HELSINKI — Chinese launch startup Landspace executed a first vertical takeoff, vertical landing with a test article Friday at a launch and recovery site at Jiuquan spaceport.
The Zhuque-3 VTVL-1 reusable vertical take-off and landing recovery verification rocket lifted off from Landspace facilities at Jiuquan Satellite Launch Center at 3:00 a.m. Eastern (0800 UTC), Jan. 19.
The methane-liquid oxygen test article reached an altitude of around 350 meters during its roughly 60-second flight before setting down in a designated landing area. The landing had an accuracy of about 2.4m and a landing speed of about 0.75m/second, according to Landspace.
The test is part of the development of the stainless steel Zhuque-3 rocket first announced in November 2023. The company is aiming for the first flight of Zhuque-3 in 2025. The company earlier planned to execute this first VTVL test last month.
The two-stage Zhuque-3 will be 4.5 meters in diameter and have a total length of 76.6 meters. Mass at liftoff will be about 660 tons and be powered by nine Tianque-12B engines. Payload capacity to LEO will be 21,000 kilograms when expendable. It will carry up to 18,300 kg when the first stage is recovered downrange, or 12,500 kg when returning to the launch site.
China’s reusable rocket race
The Zhuque-3 VTVL-1 test follows similar “hop” tests conducted by fellow Beijing-based launch startup iSpace in November and December last year. The Zhuque-3 VTVL-1 is powered by an engine model that will be used for orbital flight, as with iSpace’s tests.
The tests are somewhat analogous to SpaceX’s Grasshopper tests a decade ago as part of development of the Falcon 9. The recent hops also highlight the competition within the Chinese commercial launch sector to develop a reusable launch vehicle.
The Chinese government first opened up sections of the space sector to private capital in late 2014. These developments are seen to be a reaction to commercial developments in the U.S. The first launch vehicles developed were small, light-lift solid rockets. The first Chinese commercially-developed liquid propellant rockets launched last year.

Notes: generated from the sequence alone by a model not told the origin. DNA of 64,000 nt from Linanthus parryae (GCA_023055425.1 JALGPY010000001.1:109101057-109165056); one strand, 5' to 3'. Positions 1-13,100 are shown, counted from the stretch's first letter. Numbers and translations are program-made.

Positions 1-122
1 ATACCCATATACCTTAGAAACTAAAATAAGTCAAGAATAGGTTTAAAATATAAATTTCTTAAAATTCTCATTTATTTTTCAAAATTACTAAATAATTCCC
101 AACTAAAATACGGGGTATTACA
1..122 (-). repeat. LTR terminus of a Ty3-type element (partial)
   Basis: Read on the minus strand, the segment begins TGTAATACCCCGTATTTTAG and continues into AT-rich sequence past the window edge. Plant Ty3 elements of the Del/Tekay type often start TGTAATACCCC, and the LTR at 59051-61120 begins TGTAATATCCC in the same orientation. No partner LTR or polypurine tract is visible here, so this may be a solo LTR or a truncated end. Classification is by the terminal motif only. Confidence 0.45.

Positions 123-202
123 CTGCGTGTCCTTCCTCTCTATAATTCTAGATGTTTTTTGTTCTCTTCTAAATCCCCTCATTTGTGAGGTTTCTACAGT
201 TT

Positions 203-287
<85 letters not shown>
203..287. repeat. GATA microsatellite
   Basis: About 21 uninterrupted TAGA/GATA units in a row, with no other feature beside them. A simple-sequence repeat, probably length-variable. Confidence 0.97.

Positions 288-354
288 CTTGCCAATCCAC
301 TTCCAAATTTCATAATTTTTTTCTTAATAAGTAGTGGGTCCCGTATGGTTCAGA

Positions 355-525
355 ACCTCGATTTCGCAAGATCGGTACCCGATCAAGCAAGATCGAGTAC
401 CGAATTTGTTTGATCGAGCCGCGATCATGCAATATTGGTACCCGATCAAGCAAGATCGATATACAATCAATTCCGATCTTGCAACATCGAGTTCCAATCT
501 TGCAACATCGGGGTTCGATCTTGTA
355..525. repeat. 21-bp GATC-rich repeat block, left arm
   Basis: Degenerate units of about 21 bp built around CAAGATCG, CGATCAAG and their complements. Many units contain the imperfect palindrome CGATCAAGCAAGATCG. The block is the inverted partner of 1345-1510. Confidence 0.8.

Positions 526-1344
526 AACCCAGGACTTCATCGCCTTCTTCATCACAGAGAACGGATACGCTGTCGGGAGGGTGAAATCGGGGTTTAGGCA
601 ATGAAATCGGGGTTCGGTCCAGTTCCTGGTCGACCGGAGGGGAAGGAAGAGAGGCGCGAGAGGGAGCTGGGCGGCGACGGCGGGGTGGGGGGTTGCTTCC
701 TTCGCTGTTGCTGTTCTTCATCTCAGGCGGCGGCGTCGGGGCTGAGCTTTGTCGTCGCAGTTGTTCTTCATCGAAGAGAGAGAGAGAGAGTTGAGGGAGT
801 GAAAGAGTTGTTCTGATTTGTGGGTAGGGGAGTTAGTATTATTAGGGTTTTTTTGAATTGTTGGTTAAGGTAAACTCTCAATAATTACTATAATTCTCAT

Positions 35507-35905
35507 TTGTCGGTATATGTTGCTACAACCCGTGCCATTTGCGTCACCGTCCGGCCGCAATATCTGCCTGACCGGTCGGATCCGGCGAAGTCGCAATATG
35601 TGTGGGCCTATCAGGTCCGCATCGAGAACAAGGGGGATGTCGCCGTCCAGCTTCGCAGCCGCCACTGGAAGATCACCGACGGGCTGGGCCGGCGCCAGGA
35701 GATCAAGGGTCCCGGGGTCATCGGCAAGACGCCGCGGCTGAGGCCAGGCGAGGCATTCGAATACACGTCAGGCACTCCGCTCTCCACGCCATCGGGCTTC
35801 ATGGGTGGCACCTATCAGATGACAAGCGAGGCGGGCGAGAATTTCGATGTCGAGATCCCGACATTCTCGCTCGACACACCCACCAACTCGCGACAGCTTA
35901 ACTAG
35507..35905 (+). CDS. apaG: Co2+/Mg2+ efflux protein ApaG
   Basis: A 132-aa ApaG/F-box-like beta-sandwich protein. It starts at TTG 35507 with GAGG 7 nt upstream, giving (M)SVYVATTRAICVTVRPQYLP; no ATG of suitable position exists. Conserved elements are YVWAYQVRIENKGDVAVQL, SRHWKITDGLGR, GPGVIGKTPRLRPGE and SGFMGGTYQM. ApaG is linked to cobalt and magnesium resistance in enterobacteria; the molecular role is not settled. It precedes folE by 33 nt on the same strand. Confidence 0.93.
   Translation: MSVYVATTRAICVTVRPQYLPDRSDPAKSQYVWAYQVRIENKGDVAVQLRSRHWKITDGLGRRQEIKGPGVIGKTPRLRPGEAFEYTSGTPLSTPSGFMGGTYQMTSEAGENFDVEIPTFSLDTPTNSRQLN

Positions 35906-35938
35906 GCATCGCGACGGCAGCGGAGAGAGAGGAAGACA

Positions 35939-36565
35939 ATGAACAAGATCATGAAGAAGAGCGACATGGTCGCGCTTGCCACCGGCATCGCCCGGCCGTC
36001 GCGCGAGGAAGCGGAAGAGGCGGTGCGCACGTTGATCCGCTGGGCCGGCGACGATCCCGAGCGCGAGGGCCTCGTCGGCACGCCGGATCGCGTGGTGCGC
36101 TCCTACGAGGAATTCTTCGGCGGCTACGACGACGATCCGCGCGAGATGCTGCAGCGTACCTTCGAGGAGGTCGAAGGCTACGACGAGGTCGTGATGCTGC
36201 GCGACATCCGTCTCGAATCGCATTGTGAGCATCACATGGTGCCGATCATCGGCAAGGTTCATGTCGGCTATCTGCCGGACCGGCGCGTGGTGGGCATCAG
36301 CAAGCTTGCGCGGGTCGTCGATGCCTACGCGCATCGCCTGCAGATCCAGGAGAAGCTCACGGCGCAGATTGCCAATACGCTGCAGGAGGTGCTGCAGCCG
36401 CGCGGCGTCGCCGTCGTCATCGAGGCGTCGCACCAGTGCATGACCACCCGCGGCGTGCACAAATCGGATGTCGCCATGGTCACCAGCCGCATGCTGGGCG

Earlier Chinese hop tests by Jiangsu-based Deep Blue Aerospace—reaching the kilometer-level in 2022—and Linkspace used smaller engines. Another private launch startup, Galactic Energy, and state-owned spinoff CAS Space, have both held VTVL tests using jet-powered prototypes for their Pallas-1 and Kinetica-2 kerosene-liquid oxygen launchers. First launches are planned for 2024 and 2025 respectively. Both will initially be expendable
Space Pioneer meanwhile aims to fly the Tianlong-3 rocket around June. That launcher will be comparable to the SpaceX Falcon 9, though it will also first be expendable.
Landspace meanwhile has plans to get back into orbit this year, following two successful Zhuque-2 methalox rocket launches last year. The company aims to launch three Zhuque-2 rockets in 2024, Landspace vice president Huang He told CGTN in December. It plans to double this cadence year on year, launching six times in 2025 and 12 in 2026.
Regarding Zhuque-3’s roadmap, Landspace CEO Zhang Changwu told Chinese media last month that the firm is working on a 200-ton full-flow staged-combustion-cycle engine, to be ready in 2028.
That engine would power a two-stage reusable launch vehicle with a diameter of 10 meters. The launcher appears to challenge the planned Long March 9 reusable rocket being developed by the China Aerospace Science and Technology Corp. (CASC), the country’s state-owned main space contractor.
A series of Chinese state-owned and commercial launch entities are currently developing reusable rockets.
|Key Features or Notes
|Methane-liquid oxygen reusable
|Payload capacity of 8,500 kg to Low Earth Orbit (LEO); first flight planned for 2025.
|Payload capacity up to 21,000 kg to LEO; first flight planned for 2025.
|Kerosene-liquid oxygen reusable
|Payload capacity of 5,000 kg to LEO, or 3,000 kg to a 700 km sun-synchronous orbit (SSO).
|Payload capacity of 7,800 kg to 500 km SSO.
|Deep Blue Aerospace
|Payload capacity of 1,000 kg to 500 km SSO; first flight planned in late 2024.
|Comparable to Falcon 9 in launch capability; plans for a reusable first stage.
|25,600 kg to LEO. First flight in 2025; plans for a reusable first stage.
|Working on reusable rockets including a new-generation human-rated launcher, spaceplane, and Long March 9 super heavy-lift launcher.